Earlier this week, speaking on a University of Southern California panel, Steven Spielberg and George Lucas made headlines describing what Spielberg called an oncoming "implosion" of the film industry and its consequences.
"What you're going to end up with is fewer theaters, bigger theaters, with a lot of nice things. Going to the movies is going to cost you 50 bucks, maybe $100, maybe $150," said Lucas, he and Spielberg comparing the experience to going to a Broadway play or football game.
The idea of paying $50 or more to see a movie may be unthinkable to some (though what some theaters charge is nearly halfway there). Yet Thursday, Paramount Pictures announced it would be selling a $50 "mega ticket" for the release of "World War Z." Purchasers not only get to see the Brad Pitt action film two days before its national release, but receive an HD digital copy of the film when it comes out for home release later this year. The package also includes a small popcorn, a pair of custom RealD 3-D glasses and limited-edition movie poster.
Rather than a bellwether of an industry-wide shift to pricier tickets, however, execs from Paramount and its partner in the deal Regal Entertainment Group describe the mega ticket as an experiment targeted at a select group of superfans. "Fans who are really passionate," says Regal's Chief Marketing Officer Ken Thewes, are the type who would pay extra to see it early and would likely be interested in owning the film as well. "Let's try to get them right away," he says, offering the total experience in one single purchase.
Megan Colligan, Paramount's president of domestic marketing and distribution, says the trial is about finding "elegant ways to be responsive to a population that's more ready, wiling and able to make those determinations more succinctly."
The buzz around the film is greatest when it comes out in theaters, Colligan points out, with only a fraction of the excitement surrounding a movie's home release. Protecting the 90-day window around a theatrical release is still important to studios, she says, so Paramount is taking a "holistic approach" to capitalize on a film's theatrical momentum for the home release months later and is also looking at apps that offer presales of a film's home release to those who have just seen it in theaters.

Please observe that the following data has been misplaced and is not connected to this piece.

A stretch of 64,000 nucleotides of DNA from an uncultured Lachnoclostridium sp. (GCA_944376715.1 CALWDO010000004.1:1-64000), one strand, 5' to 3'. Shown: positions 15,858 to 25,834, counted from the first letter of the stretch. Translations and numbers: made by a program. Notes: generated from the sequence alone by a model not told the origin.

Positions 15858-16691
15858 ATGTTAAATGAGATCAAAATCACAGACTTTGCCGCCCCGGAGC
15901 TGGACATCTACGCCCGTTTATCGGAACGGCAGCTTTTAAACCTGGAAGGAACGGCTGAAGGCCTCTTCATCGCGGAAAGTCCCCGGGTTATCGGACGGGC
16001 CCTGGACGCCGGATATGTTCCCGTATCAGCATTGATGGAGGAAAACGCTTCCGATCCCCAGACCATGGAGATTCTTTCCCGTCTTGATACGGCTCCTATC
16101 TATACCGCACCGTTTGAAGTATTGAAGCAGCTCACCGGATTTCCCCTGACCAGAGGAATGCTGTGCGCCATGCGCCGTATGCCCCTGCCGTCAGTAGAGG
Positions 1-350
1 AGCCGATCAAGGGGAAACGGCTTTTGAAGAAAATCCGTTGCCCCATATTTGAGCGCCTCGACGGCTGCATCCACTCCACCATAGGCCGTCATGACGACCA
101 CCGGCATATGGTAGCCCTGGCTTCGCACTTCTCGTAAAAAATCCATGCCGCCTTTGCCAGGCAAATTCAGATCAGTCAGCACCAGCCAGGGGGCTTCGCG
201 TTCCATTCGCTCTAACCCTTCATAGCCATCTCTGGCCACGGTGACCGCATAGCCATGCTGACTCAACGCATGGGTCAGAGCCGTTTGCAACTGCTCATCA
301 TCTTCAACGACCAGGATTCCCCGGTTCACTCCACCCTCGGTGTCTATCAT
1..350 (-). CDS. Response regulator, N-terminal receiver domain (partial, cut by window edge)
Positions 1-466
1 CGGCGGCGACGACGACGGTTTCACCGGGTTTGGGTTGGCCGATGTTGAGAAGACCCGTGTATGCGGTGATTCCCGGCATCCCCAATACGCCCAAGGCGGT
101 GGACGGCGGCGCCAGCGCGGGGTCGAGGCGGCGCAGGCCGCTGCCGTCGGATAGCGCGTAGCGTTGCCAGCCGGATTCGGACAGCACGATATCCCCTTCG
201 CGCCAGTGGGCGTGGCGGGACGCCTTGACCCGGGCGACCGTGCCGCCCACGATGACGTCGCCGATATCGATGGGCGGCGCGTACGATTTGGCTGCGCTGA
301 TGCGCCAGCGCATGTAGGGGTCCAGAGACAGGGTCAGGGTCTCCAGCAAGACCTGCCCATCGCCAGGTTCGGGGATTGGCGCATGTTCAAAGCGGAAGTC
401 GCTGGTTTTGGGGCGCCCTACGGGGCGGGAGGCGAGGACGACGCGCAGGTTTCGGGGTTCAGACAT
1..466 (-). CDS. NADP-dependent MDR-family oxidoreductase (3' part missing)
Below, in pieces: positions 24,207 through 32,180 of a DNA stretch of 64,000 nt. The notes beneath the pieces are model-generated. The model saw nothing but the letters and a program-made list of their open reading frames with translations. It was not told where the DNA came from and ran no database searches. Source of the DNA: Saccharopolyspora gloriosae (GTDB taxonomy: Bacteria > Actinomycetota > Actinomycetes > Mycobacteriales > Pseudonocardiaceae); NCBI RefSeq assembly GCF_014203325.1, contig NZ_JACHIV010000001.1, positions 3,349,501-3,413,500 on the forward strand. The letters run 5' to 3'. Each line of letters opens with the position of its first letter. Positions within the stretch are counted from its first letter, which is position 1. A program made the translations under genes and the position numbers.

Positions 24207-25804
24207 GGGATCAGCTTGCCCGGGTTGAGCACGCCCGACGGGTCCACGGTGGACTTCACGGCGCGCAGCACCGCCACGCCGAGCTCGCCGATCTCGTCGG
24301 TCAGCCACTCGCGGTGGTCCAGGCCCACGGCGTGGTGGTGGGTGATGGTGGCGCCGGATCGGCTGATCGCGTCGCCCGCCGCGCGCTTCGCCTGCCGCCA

Whether or not the mega ticket experiment works, audiences should expect more premium-priced tickets, says David Hancock, a cinema analyst at IHS's Screen Digest. But, he says, rather than offering home releases as part of the package, tickets priced double or triple today's price are likely to be more about the new technologies – high frame rates, 3D sound, etc. – that theaters must equip themselves with to keep up with what filmmakers are using to make their glossy flicks.
"Not everyone is going to want to spend $30, $35 on tickets," he says, so he sees the industry heading toward a tiered approach not nearly as drastic as the revolution Spielberg and Lucas are predicting. Hancock suggests theaters will reserve a screen or two for a "premium cinema" experience, and viewers will choose between those and cheaper tickets for less technologically impressive showings. He compares the decision to the one people make now between seeing a movie in theaters and waiting for it to come out on DVD.
The rise of television as the source of premium storytelling content is also an important factor in the changing film landscape, particularly one, as Spielberg and Lucas predict, in which it is impossible to release smaller films. Spielberg revealed his Academy Award-nominated film "Lincoln" was almost sold to HBO before he found a theatrical distributor. Steven Soderbergh was not so lucky. His latest, the critically acclaimed "Behind the Candelabra" was ultimately released by HBO even though it was originally meant for the big screen.
In some ways, the many trends pointing to a $50 movie ticket all lead back to what people want to watch from their own homes: be it a "mega ticket" that has you pay to watch a movie in theaters and from your couch in one fell swoop, or a more thrilling theatrical experience that makes films worth seeing on the big screen. Either way, the industry better hope rising prices don't keep viewers home entirely.